I am an unabashed fan of cream of chicken soup. I love it as comfort food on gray days, but its greatest asset is as a pantry staple, to make quick casseroles, sauces and gravies. When I came across this pasta recipe from Campbell’s Soup I tried it right away. It’s quick, easy and delicious — and holiday green, so perfect for potlucks and parties.
Of course to make it more authentic you would use red onion, up the garlic and top with tons of shaved queso blanco. I’d be tempted to add aji amarillo as well for a little punch.
Doreen Colandres has an enticing recipe for roasting a whole pig in a box on PorkTeInspira.com, if that’s what’s traditional for you at Christmas.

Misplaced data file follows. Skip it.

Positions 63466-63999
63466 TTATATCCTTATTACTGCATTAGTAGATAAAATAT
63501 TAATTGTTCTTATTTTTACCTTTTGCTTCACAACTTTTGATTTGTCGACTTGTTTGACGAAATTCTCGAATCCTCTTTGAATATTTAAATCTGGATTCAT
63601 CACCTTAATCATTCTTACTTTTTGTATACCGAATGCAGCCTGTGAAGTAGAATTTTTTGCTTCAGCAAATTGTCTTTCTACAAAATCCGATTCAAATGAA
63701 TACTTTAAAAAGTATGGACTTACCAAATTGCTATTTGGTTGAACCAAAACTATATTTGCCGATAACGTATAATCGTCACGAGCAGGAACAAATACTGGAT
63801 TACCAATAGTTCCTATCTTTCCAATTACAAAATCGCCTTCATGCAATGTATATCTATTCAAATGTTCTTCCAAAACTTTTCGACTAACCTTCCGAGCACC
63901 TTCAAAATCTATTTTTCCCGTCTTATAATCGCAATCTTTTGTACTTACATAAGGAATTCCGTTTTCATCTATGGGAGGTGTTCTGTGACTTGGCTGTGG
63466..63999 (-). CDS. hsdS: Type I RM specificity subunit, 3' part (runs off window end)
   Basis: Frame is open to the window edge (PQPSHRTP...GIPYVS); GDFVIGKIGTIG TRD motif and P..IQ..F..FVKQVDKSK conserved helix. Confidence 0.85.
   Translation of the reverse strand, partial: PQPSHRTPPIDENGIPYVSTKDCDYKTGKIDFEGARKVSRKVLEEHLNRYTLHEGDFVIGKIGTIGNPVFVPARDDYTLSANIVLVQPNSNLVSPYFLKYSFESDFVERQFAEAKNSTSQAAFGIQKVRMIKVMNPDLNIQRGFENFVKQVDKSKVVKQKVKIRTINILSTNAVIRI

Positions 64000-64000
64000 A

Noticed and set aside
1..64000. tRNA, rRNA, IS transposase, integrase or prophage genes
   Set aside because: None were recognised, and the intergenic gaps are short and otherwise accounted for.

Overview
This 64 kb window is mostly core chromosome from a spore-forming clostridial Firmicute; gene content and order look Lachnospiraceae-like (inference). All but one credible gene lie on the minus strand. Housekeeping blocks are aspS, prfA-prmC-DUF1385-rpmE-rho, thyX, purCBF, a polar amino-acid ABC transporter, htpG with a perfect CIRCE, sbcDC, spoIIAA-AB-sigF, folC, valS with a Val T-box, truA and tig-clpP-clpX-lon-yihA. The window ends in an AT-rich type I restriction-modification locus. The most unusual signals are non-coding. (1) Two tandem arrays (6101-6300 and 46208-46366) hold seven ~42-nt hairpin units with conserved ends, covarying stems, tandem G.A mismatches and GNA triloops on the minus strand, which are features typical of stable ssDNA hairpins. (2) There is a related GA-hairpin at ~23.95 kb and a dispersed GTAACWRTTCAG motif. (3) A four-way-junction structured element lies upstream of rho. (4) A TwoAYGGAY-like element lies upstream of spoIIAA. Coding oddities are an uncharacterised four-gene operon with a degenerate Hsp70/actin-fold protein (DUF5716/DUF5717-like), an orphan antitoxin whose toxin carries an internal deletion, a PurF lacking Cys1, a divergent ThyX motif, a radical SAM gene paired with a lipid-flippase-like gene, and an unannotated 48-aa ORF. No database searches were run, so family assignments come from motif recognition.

I love lechón asado, but can’t envision dealing with a whole pig. Still, I think I’ll borrow her marinade ingredients next time I’m roasting a pork shoulder or leg.
For a 25-pound roast, she calls for a marinade made by pulsing a 12-ounce bottle of beer with a cup of extra virgin olive oil, a bunch of cilantro, a whole head of peeled garlic and a tablespoon each of annatto powder, dried oregano and dried parsley, plus salt and pepper to taste. Marinate the pork at least 1 to 2 hours and up to a day before roasting.
Tried and new
Here’s an intriguing stocking stuffer or movie-night snack: Biena snacks are chickpeas roasted with bold flavors — Sea Salt, Habanero, Barbeque, Cinnamon or Honey — and have 78 percent less fat than peanuts, are gluten-free, and contain 6 grams of protein and 24 percent of daily fiber. Find them at Target, $4 for a 5-ounce bag.